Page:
We are, as an organization, extremely focused on responding to our members who say they don’t want federal regulation. I think the political lineup in D.C. will make it very hard, for those who want federal regulation, to succeed. I’m not saying that it’s not possible; it is. It’s a risk that all of us have to be conscious of, and it will continue to be one of our primary goals on the private pay side every single year. But, you’ve got a bunch of folks who are in office right now, particularly in the house and the senate, who are not pro-regulation. As long as the industry continues to stay focused on quality and can demonstrate that in ways that are beyond just anecdotes, it’s a threat, but I don’t think it’s inevitable.

    Do you think the government would ever start paying for assisted living? That would require more federal regulation.

    Well another thing has changed since ’06, which is a really positive thing: A lot of operators have figured out how to take care of people in an assisted living setting by using Medicaid waivers. Stacy and I used to sit around all the time feeling a little bit guilty, thinking about how we were taking care of people in a great way, but they were all upper-middle income. On the AL side, it was purely private pay. We thought endlessly: Is there some way we can offer this to the middle class? We couldn’t figure it out. The folks that have figured out the Medicaid waiver program are doing an incredible service to the country. I think the best that we can hope for is to continue to defend that. There are people who don’t think that the waiver should be used in an AL setting, and all of that money should be used at home, so we’re in a constant battle in D.C. over that issue. To get beyond that to where the government would pay for just a middle income person who didn’t spend down to zero in private pay assisted living, I don’t think that’ll ever happen. It’s too expensive.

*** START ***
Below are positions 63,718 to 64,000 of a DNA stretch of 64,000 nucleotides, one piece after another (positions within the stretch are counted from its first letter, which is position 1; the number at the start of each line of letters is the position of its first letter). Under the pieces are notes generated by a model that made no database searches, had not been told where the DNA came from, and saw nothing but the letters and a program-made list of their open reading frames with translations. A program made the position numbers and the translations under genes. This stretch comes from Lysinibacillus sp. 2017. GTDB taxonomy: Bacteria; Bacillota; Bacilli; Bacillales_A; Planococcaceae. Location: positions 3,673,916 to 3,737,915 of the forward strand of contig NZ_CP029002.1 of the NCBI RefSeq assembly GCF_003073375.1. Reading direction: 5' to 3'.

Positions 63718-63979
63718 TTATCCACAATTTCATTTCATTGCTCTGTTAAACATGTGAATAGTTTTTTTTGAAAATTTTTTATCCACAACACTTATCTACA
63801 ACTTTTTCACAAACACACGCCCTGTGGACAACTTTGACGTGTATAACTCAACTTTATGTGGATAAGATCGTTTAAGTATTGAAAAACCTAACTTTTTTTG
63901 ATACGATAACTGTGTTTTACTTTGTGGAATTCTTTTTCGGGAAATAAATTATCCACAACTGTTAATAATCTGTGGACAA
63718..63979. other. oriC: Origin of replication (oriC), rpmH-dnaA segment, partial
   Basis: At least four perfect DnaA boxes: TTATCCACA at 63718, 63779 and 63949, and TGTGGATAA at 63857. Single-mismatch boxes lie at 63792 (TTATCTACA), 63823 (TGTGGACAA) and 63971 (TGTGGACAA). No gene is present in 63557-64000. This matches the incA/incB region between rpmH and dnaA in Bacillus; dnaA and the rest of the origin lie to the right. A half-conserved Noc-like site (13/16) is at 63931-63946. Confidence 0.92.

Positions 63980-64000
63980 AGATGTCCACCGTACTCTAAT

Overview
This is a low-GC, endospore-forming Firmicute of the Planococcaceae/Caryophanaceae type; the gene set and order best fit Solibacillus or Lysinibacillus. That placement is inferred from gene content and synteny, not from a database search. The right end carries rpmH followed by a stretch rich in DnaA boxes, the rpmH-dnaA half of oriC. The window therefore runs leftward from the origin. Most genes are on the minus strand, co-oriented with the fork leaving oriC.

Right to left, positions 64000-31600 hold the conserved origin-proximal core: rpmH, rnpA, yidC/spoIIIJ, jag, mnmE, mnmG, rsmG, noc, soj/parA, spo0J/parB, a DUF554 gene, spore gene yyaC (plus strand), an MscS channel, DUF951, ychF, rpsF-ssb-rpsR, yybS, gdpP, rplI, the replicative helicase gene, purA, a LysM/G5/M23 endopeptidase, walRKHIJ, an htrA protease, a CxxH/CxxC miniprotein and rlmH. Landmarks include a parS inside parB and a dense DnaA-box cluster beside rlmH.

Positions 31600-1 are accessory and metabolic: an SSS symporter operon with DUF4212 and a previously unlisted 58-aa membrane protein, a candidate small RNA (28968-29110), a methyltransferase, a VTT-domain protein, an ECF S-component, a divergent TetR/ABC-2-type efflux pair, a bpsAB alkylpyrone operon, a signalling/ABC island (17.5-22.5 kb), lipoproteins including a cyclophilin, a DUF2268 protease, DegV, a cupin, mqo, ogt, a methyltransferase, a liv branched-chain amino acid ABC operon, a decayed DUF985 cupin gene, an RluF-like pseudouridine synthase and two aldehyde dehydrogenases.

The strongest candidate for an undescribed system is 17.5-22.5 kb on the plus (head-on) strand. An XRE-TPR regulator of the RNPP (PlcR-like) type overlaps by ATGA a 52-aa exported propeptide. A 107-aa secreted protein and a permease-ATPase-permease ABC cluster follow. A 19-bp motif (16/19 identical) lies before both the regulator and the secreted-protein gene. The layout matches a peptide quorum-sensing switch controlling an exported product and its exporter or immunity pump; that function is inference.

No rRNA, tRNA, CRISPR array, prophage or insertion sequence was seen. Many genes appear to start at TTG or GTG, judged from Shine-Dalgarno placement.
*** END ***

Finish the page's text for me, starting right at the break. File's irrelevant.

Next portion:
What should senior living providers be paying attention to this presidential election?

    I’ve spent my entire life as a politician telling people they shouldn’t be single issue voters; that they shouldn’t just vote on abortion or gun control, and that they should look at the whole person. I’m completely single-issue at this point, so if it helps people who are taking care of older folks, that is my attention. Both parties have views that help us and both parties have views that on occasion hurt us, so there is no silver bullet candidate or silver bullet party for the sector.

    I think that generally, we are better off in America, in our sector, if we have people who believe in the free market enterprise—who believe that capital should flow freely, that people should have access to capital if you work your tail off, and if you don’t work your tail off, too bad, it’s just not going to work. A capitalist as opposed to a socialist would probably be better for the sector.

    I think that generally, we are better off in America, in our sector, if we have people who believe in the free market enterprise—who believe that capital should flow freely, that people should have access to capital if you work your tail off, and if you don’t work your tail off, too bad, it’s just not going to work. A capitalist as opposed to a socialist would probably be better for the sector.

    You mentioned data as an industry challenge. Is there anything you think assisted living providers should be investing in right now in order to be able to collect that data? It’s pretty widely known that the industry is behind on technology.

    One of the primary things we’re doing with NCAL is addressing that issue. We are asking all of our members—and we’re now at over 200,000 beds—to submit their data to us on some key metrics so that we can develop some industry metrics on rehospitalization, on staff turnover, on resident satisfaction, so that we’re not just in a battle of anecdotes with the regulators.

    When you’re in a battle of anecdotes with regulators you can’t win. The horror stories are more horrific and more newsworthy than a story that we’re taking care of an 86-year-old woman and she’s happy today. That’s great, but you can’t win a battle of anecdotes. We have to have data.

    A key initiative of AHCA/NCAL is to create that data pool for AL. We already have done it on the skilled nursing side. We have 7,000 of our skilled nursing buildings that give us their data every month and we aggregate it and can demonstrate all sorts of different things. We’re now doing that on the AL side. To individual operators, I’d say join us, and give us your data.